Silver Nuggets: Hypothetical Scenarios for 2016

Happy 2016, folks! As we enter the new year, the Senators franchise is at a crossroad. As noted by Trevor in his incredible review of 2015 earlier this week, there's certainly some skilled talent in their prime on the roster. However, as it stands right now, there may not be enough to help this team take the next step. Interestingly, the team is in decent cap shape, have some prospects at their disposal, and definitely have an intrinsic will to win. What kind of progress will we see? Here are *my* best and worst case scenarios for 2016.

Best Case Scenario (pre- 2016-17 season)

After 260 games, the Senators call it quits on the Jared Cowen experiment, opting to give RFA Fredrik Claesson a chance with the big club until Cody Ceci returns from injury. Ceci, after being known for his offensive game in junior with the 67s, reignites his offensive touch and is able to fulfill the expectations placed on him as the club's 2012 first round draft choice. As Erik Karlsson wins his third Norris trophy in five years, Marc Methot and Patrick Wiercioch play as dependable top-four blueliners that get a bulk of the minutes for Dave Cameron's squad. Wiercioch, an RFA, is re-signed to a short-term deal to allow Thomas Chabot some time to develop in Binghamton, preventing the organization from rushing him as they did with Ceci. The aforementioned Claesson rotates in with Mark Borowiecki and Chris Wideman, and act as examples for the organization to preach to all of their draft picks: "it doesn't matter where you're drafted, work hard and we'll make space for you." In the offseason, the team is finally able to take advantage of their cap space and trade some of their "NHL-ready depth" along with 2016 draft picks for a bonafide top-four blueliner.

Up front, Dave Cameron decides to end whatever vendetta he has against Shane Prince and is able to deploy his lines more optimally, ensuring that there's a balance of skill, strength, and speed on each line. Clarke MacArthur returns from injury and is eased into the lineup before taking his regular spot with Turris and Stone, shifting Prince down into a third line role to help generate offense for Jean-Gabriel Pageau and Alex Chiasson -- the latter departing in the offseason. With the line combinations stabilized, Hoffman - Zibanejad - Ryan are able to get into regular habits and Zibanejad continues to bloom into a top-six forward. Back in the NCAA, Colin White returns from winning a medal at the WJC and leads all college freshman in scoring, acting as a safety net for the organization instead of needing to be accelerated up two levels to the NHL. The Senators learn from their poor decisions to reward forwards on years with high shooting percentages, and decide to parlay Zack Smith in a trade for assets that are then used to acquire a top-four defencemen in the offseason. With Curtis Lazar, Max McCormick, Eric O'Dell, and Nick Paul all able to play centre, the Senators are dealing from a position of strength. The team calls up Ryan Dzingel, Binghamton's best player, and plays him in Curtis Lazar's spot for the rest of the season, giving Lazar top line minutes in Binghamton to rediscover his offensive game.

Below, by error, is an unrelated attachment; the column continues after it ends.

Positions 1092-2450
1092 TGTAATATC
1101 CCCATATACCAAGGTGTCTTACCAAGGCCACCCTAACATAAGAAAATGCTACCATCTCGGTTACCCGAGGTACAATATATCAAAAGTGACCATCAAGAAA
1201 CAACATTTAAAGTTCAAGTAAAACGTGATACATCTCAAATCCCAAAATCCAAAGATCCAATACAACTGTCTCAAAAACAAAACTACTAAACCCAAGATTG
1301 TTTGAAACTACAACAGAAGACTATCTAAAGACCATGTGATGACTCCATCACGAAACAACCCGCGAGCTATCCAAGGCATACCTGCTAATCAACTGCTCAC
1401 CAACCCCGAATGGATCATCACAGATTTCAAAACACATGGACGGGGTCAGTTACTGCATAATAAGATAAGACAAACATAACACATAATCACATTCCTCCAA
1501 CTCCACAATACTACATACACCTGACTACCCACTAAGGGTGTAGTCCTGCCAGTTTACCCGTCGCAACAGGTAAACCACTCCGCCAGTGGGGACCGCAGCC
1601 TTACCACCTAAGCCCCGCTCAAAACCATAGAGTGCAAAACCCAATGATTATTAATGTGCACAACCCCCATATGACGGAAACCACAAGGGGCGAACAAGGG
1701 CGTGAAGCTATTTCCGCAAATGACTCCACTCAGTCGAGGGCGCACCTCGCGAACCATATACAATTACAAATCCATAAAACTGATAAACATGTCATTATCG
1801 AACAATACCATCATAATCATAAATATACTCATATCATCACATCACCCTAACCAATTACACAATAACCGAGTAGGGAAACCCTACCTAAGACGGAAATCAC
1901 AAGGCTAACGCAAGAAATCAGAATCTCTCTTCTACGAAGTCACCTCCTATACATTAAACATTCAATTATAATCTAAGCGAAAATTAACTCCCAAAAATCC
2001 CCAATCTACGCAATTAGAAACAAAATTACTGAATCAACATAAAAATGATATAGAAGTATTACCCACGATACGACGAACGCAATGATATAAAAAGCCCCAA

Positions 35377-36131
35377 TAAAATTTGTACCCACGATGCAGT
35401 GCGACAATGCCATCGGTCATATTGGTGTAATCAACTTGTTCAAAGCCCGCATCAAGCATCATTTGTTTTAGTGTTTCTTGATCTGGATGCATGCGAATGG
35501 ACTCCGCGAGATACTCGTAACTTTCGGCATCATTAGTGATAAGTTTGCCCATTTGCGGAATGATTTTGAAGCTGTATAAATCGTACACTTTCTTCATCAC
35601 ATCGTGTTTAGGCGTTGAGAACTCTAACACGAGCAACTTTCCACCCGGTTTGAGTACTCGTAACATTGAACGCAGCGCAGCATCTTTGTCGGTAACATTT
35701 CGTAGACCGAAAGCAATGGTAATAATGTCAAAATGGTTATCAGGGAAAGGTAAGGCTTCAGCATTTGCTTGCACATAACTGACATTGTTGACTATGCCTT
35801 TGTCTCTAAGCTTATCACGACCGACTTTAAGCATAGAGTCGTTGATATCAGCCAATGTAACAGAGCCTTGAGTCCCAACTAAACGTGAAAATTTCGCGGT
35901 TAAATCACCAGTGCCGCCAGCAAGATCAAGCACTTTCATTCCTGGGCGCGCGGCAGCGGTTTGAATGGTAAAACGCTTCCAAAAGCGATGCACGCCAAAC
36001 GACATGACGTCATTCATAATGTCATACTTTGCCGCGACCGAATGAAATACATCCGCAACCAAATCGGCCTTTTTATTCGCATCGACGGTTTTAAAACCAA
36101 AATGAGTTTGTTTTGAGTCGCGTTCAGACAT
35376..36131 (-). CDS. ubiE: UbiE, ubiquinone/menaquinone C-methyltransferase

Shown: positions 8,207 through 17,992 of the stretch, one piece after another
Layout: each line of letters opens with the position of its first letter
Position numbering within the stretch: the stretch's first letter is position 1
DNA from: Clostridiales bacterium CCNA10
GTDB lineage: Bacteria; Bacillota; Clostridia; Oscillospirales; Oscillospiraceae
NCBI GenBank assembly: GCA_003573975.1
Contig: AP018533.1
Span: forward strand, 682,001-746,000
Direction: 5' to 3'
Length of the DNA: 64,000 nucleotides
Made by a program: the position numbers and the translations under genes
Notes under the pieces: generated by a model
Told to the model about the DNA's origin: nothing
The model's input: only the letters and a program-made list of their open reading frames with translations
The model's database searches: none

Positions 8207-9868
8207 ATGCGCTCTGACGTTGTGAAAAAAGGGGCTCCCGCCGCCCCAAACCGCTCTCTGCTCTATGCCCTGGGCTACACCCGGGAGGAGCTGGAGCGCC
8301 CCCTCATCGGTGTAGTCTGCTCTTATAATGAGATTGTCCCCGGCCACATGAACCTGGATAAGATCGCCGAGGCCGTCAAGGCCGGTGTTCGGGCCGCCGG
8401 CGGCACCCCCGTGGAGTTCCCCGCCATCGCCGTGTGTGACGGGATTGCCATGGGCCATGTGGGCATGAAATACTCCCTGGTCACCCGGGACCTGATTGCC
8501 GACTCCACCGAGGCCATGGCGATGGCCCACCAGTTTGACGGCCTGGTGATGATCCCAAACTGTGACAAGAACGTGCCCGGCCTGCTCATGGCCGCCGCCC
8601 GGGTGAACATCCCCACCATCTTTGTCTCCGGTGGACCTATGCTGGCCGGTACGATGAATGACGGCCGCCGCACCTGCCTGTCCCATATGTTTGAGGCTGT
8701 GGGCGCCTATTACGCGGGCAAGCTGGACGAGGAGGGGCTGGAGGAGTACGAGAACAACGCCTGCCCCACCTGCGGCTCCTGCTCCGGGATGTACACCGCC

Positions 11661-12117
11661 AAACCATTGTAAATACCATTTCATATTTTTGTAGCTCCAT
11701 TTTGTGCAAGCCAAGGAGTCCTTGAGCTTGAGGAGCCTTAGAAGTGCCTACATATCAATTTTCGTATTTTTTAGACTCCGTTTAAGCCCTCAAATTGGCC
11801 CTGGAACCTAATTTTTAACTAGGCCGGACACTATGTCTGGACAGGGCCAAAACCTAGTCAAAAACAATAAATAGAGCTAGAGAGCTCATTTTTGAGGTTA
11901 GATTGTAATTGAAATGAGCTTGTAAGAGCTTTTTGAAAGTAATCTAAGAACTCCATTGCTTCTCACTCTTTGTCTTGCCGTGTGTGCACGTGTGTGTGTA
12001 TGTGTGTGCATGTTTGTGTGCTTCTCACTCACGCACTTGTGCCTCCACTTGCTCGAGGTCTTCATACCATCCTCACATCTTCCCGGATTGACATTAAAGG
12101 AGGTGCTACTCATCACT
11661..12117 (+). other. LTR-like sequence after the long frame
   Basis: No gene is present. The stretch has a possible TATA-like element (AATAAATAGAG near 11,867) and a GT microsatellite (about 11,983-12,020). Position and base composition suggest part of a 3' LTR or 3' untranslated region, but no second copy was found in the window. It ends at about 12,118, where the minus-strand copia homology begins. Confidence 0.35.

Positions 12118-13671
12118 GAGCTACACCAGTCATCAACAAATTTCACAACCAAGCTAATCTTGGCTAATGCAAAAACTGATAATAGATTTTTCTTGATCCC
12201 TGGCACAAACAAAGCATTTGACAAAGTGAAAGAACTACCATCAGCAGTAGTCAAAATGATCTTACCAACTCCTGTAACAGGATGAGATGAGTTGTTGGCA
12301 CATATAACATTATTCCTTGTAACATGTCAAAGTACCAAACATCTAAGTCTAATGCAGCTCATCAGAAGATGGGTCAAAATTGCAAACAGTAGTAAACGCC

Due to 'starting his NHL career late', Craig Anderson continues to buck all age trends and provides steady, above-average goaltending for the squad. In relief, Andrew Hammond is positionally reliable and consistent. Matt O'Connor returns from his knee injury and is able to rebound after a poor start to his pro career, showing the potential that he has after being a 'late bloomer' all his life.

The Senators also manage to save some money in the offseason, with Chris Phillips retiring and Chris Neil's role filled by a sub-$1M player like McCormick. At the draft, a team decides to take a gamble on Jared Cowen, allowing the Senators to rid themselves of $3.1M, and Colin Greening is bought out after being on the market for almost two years.

Worst Case Scenario (pre- 2016-17 season)